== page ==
March 15, 2008
A great panel on how law school could/should teach integrity
I am in Boston attending this Harvard Law School event, "A Celebration of Public Interest." Though all the events have been interesting and informative, this panel I am at right now was worth the price of admission:
How do you teach integrity: What role should law schools play?
Moderator: Jamienne S. Studley '75, President, Public Advocates Inc. (bio)
David Hall '85, Senior Vice President and Provost, Northeastern University (bio)
David A. Hoffman '84, Lecturer, Harvard Law School; Founding Partner, Boston Law Collaborative (bio)
Jeffrey Purcell '84, Senior Attorney, Housing Unit, Greater Boston Legal Services (bio)
Henry (Hank) J. Shea '81, Senior Distinguished Fellow, University of St. Thomas School of Law; Fellow, Holloran Center for Ethical Leadership in the Professions (bio)
I am writing this post in part because I want to remember to contact all these people in the weeks ahead to see if I can get them to guest-lecture in my courses. But I also want to encourage others to contact these folks if they are concerned about these issues (and because I am cautiously hopeful all these folks won't mind being contacted by would-be law school innovators).
Posted by DAB
Starting a radical law school revolution at Wash & Lee
Though mentioned by Mark here, Washington and Lee's new radical reform of its 3L yeay deserve a lot of attention. Notably, a while ago in this post, I set out the seemingly radical idea of having an entire 3L year in which students could not take standard doctrinal courses. The new Wash & Lee program takes this idea further: as Dean Rod Smolla explains here, Wash & Lee is "entirely reinventing the third year to make it a year of professional development through simulated and actual practice experiences."
After reading this helpful pdf describing the new Wash & Lee program, I no longer view these comments by Dean Smolla (with may emphasis added) as overstatement:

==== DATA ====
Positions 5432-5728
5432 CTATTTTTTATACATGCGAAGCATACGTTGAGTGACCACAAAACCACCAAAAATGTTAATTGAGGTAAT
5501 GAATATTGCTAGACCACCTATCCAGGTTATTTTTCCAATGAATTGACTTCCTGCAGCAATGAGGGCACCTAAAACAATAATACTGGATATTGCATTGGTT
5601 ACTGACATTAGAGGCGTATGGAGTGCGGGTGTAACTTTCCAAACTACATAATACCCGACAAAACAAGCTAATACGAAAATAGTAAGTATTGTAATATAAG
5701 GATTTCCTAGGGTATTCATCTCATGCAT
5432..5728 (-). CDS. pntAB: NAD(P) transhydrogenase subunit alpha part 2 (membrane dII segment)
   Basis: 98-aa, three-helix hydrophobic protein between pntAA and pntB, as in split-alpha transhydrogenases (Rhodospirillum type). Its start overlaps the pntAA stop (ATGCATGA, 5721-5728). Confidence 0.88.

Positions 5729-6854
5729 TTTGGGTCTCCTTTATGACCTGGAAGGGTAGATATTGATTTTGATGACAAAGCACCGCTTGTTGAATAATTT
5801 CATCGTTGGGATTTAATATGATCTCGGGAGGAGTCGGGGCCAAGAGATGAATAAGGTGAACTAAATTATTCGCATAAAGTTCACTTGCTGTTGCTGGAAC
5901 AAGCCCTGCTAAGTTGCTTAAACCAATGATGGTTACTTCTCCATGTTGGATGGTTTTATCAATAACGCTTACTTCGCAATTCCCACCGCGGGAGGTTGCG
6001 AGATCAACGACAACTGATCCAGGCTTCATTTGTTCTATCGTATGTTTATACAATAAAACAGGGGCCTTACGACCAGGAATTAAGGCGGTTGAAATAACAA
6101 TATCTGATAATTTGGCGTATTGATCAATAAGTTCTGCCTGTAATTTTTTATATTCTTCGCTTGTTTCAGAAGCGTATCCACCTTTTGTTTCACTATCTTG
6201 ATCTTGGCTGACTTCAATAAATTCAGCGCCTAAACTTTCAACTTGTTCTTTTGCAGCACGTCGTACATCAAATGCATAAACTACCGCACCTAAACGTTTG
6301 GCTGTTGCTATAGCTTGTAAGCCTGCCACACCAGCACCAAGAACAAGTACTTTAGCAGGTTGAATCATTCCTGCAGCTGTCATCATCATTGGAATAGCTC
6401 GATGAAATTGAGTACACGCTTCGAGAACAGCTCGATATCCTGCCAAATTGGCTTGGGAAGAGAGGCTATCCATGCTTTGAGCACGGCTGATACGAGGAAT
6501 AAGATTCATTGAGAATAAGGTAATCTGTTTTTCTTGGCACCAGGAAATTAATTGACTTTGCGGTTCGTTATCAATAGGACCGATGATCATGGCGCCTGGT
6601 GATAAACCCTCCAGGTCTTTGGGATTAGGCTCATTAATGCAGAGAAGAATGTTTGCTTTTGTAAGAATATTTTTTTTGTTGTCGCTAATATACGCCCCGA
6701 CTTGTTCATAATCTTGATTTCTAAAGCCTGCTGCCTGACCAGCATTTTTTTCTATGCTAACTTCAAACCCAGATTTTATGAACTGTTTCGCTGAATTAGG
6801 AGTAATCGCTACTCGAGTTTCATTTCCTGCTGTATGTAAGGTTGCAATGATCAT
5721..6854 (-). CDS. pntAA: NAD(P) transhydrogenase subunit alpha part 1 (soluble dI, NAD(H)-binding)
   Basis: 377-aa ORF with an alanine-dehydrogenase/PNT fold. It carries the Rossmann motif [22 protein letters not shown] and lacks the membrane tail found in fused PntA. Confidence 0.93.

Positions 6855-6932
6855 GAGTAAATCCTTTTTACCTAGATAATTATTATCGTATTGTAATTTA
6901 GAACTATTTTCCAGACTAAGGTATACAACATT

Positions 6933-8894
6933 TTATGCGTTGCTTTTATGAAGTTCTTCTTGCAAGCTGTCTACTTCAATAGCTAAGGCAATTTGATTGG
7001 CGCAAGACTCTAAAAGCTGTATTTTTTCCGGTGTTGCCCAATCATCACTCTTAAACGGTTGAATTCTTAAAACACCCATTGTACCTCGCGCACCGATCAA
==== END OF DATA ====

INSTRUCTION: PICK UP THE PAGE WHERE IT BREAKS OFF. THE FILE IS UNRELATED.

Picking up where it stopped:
This is one of the boldest reforms in American legal education since Dean Christopher Columbus Langdell pioneered the new curriculum at Harvard Law School in the late 19th century. For the next 100 years, American law schools largely followed the Harvard model, and in many respects it has worked remarkably well.
We are at a turning point in the history of the legal profession and the history of legal education. As the Carnegie Foundation's influential 2007 report, "Educating Lawyers: Preparation for the Profession of Law," forcefully explained, while the Langdell model works extremely well in the first year to teach students the essential building blocks of legal theory, reasoning, and doctrine, it is an incomplete vision of what it should mean to prepare a lawyer for the profession.
There is a need to be met in our service to the public and the profession. Many law schools from across the spectrum of legal education are responding to these forces with innovations and reforms. Five years from now, legal education will have changed. At Washington and Lee, we are proud to be a leader in this national movement. We believe it is incumbent on our Law School to be more ambitious in our mission and innovative in our approach to education....
Our purpose is to transform law school into a three-year progression from the purely academic study of law to the development of the lawyer's professional role as counselor and advocate in the highest ethical traditions of the profession.